International Making Cities Livable (IMCL)
International Making Cities Livable (IMCL), our sister organization, was founded in 1985 by the late Dr. Henry L. Lennard, a Viennese medical sociologist, and the late Dr Suzanne C. Lennard, an English architectural scholar. The Lennards were passionate about sharing the best evidence-based lessons of great cities and towns to improve the quality of life for all. To do it, they brought together many of the world’s most innovative and successful mayors, planners, economic development specialists, designers, developers, NGO officials, and researchers and scholars.
The mission of the IMCL has always been to raise awareness, through conferences and publications, of the effects of urban planning on livability, health and social well-being. Conferences have been held annually in the United States and Europe. They are unique in enabling city officials, architects, planners, developers, community leaders, behavioral and public health scientists, artists and others responsible for the livability of their cities to exchange experiences, ideas and expertise. The varied perspectives provide deeper understanding of the issues and generate creative solutions.
Following the passing of Suzanne Lennard in September 2019, we, the IMCL Board of Stewards, are honored to continue this tradition through the Suzanne C. and Henry L. Lennard Institute for Livable Cities, a public benefit corporation with charitable status under US 501(c)(3) rules. We are grateful to Mayor Jim Brainard, a leading member of the Board of Stewards, for his support in developing institutional resources for the continued mission of the Lennard Institute and the IMCL conference series. Dr. Michael Mehaffy, also a long-time member of the Board of Stewards and collaborator with Suzanne Lennard, serves as Executive Director.
Ax:son Johnson Foundation
Urban / City Research, our partner, is a program within the Ax:son Johnson Foundation of Stockholm, Sweden that has been running since 2002. The overall motto is The Human City and the program aims to spread knowledge about how to build cities that put people at the center. Despite ambitious ideas for creating a new society for a new era, modernist urban planning that dominated the post-war period came to focus on technical rather than humanistic aspects.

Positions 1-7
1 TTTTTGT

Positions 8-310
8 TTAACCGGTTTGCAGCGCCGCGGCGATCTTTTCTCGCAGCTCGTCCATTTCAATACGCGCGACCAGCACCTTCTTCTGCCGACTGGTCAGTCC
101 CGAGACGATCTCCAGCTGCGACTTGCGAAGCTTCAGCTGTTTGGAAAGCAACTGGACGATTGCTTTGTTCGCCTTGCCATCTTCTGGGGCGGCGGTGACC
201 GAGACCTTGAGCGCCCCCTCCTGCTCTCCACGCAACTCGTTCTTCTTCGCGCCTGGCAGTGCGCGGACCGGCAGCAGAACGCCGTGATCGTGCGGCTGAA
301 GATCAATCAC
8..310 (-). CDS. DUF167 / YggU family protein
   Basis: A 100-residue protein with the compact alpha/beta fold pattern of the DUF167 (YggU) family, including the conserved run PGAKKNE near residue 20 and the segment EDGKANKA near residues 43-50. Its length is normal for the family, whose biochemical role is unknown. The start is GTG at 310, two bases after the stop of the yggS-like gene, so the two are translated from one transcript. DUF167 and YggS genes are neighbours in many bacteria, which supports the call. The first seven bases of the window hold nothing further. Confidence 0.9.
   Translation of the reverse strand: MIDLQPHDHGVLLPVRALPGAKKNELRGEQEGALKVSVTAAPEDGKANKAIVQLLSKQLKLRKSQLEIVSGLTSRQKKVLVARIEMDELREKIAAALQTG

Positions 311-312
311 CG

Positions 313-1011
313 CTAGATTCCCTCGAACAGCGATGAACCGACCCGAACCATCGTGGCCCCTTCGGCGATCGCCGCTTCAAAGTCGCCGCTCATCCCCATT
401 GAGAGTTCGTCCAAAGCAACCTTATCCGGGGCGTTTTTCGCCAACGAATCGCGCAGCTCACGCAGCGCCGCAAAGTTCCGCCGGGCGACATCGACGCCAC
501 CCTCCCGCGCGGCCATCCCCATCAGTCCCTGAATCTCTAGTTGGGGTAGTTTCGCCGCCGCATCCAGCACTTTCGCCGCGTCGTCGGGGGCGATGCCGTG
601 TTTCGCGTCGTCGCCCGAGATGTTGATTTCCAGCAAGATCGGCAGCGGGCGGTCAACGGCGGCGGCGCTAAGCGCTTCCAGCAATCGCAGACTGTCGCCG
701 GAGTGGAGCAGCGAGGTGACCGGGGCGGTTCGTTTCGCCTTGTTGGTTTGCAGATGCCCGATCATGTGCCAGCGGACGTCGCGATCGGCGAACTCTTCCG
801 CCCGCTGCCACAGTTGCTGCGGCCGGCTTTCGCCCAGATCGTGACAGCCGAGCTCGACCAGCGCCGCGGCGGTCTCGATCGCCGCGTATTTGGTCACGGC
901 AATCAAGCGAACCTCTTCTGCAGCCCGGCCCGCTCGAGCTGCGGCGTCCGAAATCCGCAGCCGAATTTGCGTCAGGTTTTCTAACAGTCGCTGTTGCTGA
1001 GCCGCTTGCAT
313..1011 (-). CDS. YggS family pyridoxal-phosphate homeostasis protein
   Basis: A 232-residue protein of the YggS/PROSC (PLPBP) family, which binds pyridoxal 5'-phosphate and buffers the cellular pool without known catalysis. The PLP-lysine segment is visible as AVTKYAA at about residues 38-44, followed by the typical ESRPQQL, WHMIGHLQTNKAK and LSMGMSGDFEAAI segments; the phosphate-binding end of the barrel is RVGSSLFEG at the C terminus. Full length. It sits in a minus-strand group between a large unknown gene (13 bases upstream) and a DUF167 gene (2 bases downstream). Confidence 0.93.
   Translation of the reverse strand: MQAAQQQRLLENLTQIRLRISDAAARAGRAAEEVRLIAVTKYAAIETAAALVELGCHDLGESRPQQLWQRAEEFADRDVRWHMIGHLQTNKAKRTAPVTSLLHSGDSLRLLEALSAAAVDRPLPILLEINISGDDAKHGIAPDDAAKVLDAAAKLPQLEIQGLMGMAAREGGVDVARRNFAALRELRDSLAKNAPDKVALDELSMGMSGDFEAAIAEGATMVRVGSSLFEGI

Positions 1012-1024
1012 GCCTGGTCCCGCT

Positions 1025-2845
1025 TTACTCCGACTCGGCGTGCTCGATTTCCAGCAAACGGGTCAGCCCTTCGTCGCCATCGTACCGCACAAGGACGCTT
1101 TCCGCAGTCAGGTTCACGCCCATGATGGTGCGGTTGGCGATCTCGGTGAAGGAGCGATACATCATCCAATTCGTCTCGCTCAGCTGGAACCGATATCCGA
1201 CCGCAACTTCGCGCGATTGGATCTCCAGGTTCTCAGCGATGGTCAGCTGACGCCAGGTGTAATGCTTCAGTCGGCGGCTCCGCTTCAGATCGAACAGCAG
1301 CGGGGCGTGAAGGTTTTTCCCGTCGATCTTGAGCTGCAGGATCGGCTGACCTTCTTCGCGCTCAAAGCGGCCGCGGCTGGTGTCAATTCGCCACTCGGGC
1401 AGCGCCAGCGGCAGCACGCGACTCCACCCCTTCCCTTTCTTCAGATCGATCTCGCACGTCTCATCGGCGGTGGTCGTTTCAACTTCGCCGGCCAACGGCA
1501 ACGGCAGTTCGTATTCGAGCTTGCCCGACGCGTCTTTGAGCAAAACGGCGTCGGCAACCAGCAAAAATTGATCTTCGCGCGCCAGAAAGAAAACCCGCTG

2017 edition of students in KTH's Master's program funded by the foundation.
The program currently supports a 2-year master's degree in sustainable urban design at Lund School of Architecture, a 1-year master's degree in Urban Studies at KTH, a research center on the city's public spaces (Center for the Future of Places). Furthermore, a summer school in applied classical architecture (4 weeks) is funded in collaboration with the International Network for Traditional Building, Architecture & Urbanism (INTBAU) .
During the years 2002-2007, a large number of seminars were held in Stockholm and three international conferences: New Urbanism - An Introduction to the Art of City Building (2002), Good Mixed-Use for the 21st Century (2004) and Swedish Grace - The Forgotten Modern Movement in Architecture and Town Planning (2005) .
In 2007, AxSud was established , a center for sustainable urban design at Lund University, with the aim of financing and supporting the two-year master's program Sustainable Urban Design . To date, 125 students have graduated.
In 2013, a collaboration was started with UN Habitat under the name The Future of Places, which aimed to bring together researchers and practitioners from around the world to discuss the importance of the city's public spaces. Indirectly, this was a criticism of too much focus being placed on the city's buildings and infrastructure and too little on the city as a living environment. The foundation funded three major global conferences as well as a number of regional conferences during the years 2013, 2014 and 2015 and gathered a total of 1,500 people representing 700 organizations, 100 countries and 250 cities.
This strong representativeness was widely heard in the UN system and Future of Places' main message about the value of public spaces came to greatly influence the writings in The New Urban Agenda and Sustainable Development Goal 11 (Target 11.7 on Public Space).
Centre for the Future of Places
The Centre for the Future of Places is an international research hub based at KTH Royal Institute of Technology in Stockholm, Sweden. It is focused upon public space and public life, and the human quality of cities and towns. It is an outgrowth of the Future of Places conference series organized by the Urban / City Research project of the Ax:son Johnson Foundation, and a partner with UN-Habitat in translating research into action for the implementation of the New Urban Agenda, the outcome document of the Habitat III conference, adopted by acclamation by all 193 countries of the United Nations. Read more about our research at https://foprn.org/.